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    The 5 rounds were loaded from the 2nd can (same age but seemed fine). Just realized that maybe that wasn't clear. sorry
    The first can made a small cloud of orange when I poured it into the hopper. I poured ALL of it back into the can and it left a fine orange residue in the hopper. That powder smelled "different" but not real strong. There was no rust on or in the can that I saw. I opened the 2nd identical can and loaded 5 test rounds. That powder looked and smelled normal.
    The first can of suspect powder will be discarded.
    Thanks
     
  10. Arkansas Paul

    Arkansas Paul Member

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    Not nearly as dangerous as that driving thing we all do, assuming one adheres to basic safety rules.

    The idea that reloading is inherently dangerous is simply not true.
     
  11. Sunray

    Sunray Member

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    "...a cloud of orange rust..." Only way you'd get rust inside a sealed can is by condensation. Mind you, a cloud of orange rust might not be rust at all. Might be the stuff used to seal the lid. Look under the cardboard thingy in the lid.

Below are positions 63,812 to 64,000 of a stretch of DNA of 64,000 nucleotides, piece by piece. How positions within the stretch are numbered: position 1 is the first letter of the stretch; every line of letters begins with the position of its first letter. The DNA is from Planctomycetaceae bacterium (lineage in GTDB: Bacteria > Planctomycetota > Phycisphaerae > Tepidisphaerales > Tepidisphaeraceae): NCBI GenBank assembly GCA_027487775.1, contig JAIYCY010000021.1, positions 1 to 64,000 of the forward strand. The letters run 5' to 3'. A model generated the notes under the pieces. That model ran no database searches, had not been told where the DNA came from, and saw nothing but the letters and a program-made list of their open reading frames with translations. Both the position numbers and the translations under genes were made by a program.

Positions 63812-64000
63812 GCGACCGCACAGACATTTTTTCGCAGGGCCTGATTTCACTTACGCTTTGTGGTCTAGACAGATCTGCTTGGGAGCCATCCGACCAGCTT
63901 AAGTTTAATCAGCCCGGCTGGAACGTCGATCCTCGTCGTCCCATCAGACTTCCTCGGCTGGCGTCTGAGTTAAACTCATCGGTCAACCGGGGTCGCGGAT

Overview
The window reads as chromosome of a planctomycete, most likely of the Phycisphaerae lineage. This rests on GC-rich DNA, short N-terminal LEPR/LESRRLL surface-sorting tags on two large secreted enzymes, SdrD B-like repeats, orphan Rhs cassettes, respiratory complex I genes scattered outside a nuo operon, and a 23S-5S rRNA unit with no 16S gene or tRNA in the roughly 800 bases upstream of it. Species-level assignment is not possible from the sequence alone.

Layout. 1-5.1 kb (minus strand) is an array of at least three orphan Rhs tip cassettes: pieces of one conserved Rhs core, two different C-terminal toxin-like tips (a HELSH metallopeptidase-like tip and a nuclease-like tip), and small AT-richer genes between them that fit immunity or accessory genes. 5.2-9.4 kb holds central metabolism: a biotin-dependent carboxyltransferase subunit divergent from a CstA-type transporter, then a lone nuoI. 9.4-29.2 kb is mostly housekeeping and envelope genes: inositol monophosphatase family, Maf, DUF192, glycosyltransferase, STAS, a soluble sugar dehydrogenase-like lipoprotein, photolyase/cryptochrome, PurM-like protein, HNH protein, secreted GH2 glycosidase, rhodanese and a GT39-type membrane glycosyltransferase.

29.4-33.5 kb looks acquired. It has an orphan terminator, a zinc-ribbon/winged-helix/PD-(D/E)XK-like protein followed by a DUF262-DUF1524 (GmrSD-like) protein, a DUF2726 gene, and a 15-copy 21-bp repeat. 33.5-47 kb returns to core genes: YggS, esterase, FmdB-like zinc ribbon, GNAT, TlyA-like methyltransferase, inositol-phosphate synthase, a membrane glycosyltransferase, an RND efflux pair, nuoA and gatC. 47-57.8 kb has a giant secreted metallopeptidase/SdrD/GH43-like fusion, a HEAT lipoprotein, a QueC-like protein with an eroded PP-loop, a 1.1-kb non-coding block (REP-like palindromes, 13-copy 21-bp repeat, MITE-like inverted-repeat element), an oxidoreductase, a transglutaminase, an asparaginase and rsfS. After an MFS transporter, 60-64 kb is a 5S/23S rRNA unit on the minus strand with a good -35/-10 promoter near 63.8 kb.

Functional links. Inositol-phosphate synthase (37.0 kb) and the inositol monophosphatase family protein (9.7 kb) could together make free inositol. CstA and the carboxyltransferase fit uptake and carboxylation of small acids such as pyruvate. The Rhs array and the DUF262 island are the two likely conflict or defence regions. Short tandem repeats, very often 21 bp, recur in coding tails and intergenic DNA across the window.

12. Kingcreek

    Kingcreek Member

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    Orange rust colored DUST. No rust in can. I'm thinking I caught it fairly early in the powder deterioration.
     
  13. Ironicaintit

    Ironicaintit Member

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    Kinda funny...the only powder ive run in to that had "gone bad" was also imr4895. In a metal can, probably made in the mid to late 1970s. It still smelled fine, but the dust was enough to convince me to fertilize the bushes with it.
     
  14. gamestalker

    gamestalker member

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    I get a bit irritated by the "reloading is dangerous" notion also Arkansas Paul. The reloading thing we do comes with an inherent risk, but a risk that we can effectively manage when approached properly, and given the level of respect it demands.

    I've been at it for a bit over 30 yrs., and as yet I've not had an event that supports the "It's dangerous" thing.

    GS
     
  15. orionengnr

    orionengnr Member

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    Semantics.

    Whether one wishes to call handloading, motorcycling, military aviation, etc..."hazardous" or "dangerous", that is all word play. I have been involved in all three (still involved in the first two; retired from the latter). There are implicit hazards involved in each activity, as there are in many of life's pursuits..

    The wordsmiths and "experts" have worked hard to create separation between the terms. For the layman, they are essentially interchangeable.